One of the toughest parts about living in a new city, especially if you are in a different country, is understanding the various transportation systems. Not only can maps be in a different language, but you may be unaware about what are the most cost effective and efficient options to get you from point A to point B. It is for this reason why I wanted to write a blog to provide new teachers, and those scheduled to begin teaching in Korea in the near future, the ultimate transportation guide to make their first days and weeks a little easier. In my blog I will talk about all the modes of transportation in Korea, including everything from taking a train to utilizing Kakao T.Read More
Teachers Share their Experiences While Living Abroad!
Having spent the last three years living and teaching in Korea, I have grown a strong love for the country. There are just some things here that I will never be able to get anywhere else. There are some things that I enjoy, I hold on to, and I use them to their fullest. This blog post is about the unsaid benefits of living in Korea and will focus on a number of differences, primarily focusing on my experiences between the living in the U.S. and South Korea.Read More
Making the move from your home country to Korea is a big deal. You will love your time here and grow to embrace the Korean culture. To make your time even better, check out my 3 tips that you should know to make your transition a lot smoother as you begin your time teaching in Korea.Read More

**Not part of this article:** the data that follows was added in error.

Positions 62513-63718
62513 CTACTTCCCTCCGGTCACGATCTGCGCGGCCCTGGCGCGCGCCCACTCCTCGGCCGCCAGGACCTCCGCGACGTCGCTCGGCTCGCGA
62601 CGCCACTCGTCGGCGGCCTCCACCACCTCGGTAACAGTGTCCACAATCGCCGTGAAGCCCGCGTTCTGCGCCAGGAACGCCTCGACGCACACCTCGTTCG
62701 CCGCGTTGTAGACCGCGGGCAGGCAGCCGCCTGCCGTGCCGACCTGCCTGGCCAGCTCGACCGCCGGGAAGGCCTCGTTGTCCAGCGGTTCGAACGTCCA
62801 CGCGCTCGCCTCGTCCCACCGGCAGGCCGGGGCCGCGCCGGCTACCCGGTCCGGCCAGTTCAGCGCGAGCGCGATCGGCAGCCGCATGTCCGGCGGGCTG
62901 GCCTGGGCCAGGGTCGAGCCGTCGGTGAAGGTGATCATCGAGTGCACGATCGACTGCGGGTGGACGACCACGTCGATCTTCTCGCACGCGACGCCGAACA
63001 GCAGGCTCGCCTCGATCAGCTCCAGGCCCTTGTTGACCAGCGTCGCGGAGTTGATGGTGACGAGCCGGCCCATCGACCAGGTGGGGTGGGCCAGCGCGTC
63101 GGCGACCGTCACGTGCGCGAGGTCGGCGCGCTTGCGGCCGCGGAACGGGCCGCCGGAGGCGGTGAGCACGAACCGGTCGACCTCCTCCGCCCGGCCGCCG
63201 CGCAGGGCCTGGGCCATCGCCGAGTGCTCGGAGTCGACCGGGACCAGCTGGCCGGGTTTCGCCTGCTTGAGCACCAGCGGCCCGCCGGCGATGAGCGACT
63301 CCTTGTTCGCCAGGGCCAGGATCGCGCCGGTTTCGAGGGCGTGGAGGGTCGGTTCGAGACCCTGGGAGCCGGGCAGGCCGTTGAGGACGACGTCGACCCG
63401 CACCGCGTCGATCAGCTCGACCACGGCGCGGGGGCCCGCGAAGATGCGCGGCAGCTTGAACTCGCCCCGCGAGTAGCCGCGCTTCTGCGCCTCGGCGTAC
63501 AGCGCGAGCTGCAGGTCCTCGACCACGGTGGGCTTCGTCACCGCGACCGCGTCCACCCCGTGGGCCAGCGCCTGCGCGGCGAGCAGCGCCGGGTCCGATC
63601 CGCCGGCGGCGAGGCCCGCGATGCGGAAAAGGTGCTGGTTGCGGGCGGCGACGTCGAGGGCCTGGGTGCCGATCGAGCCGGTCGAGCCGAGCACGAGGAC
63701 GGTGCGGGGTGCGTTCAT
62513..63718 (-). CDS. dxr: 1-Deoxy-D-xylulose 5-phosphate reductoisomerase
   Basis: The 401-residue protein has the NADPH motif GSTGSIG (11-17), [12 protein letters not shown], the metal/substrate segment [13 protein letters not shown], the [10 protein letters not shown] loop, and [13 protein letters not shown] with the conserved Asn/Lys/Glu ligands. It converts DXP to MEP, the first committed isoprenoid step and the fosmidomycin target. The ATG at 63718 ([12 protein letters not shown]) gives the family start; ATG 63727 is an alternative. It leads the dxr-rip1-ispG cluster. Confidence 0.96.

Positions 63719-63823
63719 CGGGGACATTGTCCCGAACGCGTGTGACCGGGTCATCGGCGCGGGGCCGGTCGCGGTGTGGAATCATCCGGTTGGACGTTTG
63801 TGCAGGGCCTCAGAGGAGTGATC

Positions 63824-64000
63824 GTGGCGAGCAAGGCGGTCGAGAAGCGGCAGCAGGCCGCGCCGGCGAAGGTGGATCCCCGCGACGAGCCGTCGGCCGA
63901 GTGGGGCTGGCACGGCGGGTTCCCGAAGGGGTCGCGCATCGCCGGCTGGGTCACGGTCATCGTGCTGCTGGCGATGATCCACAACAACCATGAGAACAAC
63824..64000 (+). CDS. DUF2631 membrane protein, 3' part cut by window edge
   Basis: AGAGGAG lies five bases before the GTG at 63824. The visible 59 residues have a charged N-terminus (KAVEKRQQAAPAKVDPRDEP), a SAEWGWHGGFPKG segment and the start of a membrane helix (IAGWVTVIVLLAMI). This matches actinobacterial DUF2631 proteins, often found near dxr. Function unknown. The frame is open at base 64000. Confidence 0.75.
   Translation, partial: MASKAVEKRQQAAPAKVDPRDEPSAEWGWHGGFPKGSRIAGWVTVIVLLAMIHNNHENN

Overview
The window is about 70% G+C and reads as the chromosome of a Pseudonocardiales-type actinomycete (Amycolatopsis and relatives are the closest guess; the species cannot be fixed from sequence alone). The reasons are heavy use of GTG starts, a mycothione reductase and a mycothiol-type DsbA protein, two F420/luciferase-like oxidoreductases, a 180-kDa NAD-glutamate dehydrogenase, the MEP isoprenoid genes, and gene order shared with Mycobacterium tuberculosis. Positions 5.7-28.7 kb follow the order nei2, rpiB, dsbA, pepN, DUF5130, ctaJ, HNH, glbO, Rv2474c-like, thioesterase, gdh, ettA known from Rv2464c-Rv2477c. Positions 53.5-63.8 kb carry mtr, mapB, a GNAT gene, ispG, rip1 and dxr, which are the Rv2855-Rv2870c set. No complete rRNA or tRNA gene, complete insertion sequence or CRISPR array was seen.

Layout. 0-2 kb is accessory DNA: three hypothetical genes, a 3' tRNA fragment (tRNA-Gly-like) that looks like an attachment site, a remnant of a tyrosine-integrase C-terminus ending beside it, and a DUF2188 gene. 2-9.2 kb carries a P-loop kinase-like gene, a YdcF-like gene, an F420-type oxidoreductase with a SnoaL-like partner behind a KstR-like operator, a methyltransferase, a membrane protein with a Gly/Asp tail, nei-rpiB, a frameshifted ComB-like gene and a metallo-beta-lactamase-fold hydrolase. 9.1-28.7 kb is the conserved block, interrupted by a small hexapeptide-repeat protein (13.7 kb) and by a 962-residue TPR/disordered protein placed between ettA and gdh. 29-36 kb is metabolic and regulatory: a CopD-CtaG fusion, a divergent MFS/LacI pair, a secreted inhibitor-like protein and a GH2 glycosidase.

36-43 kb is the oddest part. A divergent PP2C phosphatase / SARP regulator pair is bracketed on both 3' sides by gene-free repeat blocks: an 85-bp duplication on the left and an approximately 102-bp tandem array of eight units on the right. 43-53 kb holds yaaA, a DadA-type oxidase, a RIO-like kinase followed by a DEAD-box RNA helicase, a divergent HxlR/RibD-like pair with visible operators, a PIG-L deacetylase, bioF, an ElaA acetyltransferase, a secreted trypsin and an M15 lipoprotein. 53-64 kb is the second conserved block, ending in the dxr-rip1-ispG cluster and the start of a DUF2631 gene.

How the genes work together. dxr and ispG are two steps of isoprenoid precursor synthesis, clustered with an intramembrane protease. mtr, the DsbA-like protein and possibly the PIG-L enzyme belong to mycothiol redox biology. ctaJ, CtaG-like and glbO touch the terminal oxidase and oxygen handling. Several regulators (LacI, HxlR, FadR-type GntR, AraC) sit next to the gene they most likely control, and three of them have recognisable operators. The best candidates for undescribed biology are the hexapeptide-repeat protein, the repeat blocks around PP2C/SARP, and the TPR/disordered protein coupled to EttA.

Korea’s public transportation system is one of the best in the world. They have made it so quick, easy, and accessible that it is almost too helpful. Having gone from an area in the U.S. where there is little to no public transportation, it was a culture shock that I soon fell in love with. I absolutely hate driving, and public transportation system is one of the many reasons I love Korea and have stayed here so long. In order to help new people who are teaching in Korea, I will go into detail of how to use the public transportation system.Read More
Hi my name is Neil, and this blog will focus on why I have decided to come back to teach in Korea for a third year. Coming to Seoul after growing up in a northern Wisconsin small town is a huge difference. In my home town, the cows almost outnumber the people, and being in my 20’s, it is hard having the majority of the population over age 60, So going back to teach in Korea was a no-brainer. With so much to do and see, I had a strong desire to return to Korea. This time, I know where I am going, and I am excited to begin teaching again at Anyang, Pyeongchon branch, near Seoul, South Korea.Read More
As the 2016 Summer Olympics came to an end, the tiny nation of Korea celebrated another victorious Olympic games and began looking forward to hosting the 2018 winter games in Pyeongchang. Korean athletes did their nation proud as they accumulated 21 medals and placed their nation 8th overall! This is rather impressive for a small nation, against its larger competitors, China and Japan. Korea dominated in Archery and Taekwondo, winning 5 medals in each, and 4 gold medals in Archery. The whole country was suspended in awe and anticipation as the final rounds of Archery was being televised on the local network, KBS. It was definitely the highlighted topic at Chungdahm Learning among my students, during the Summer.Read More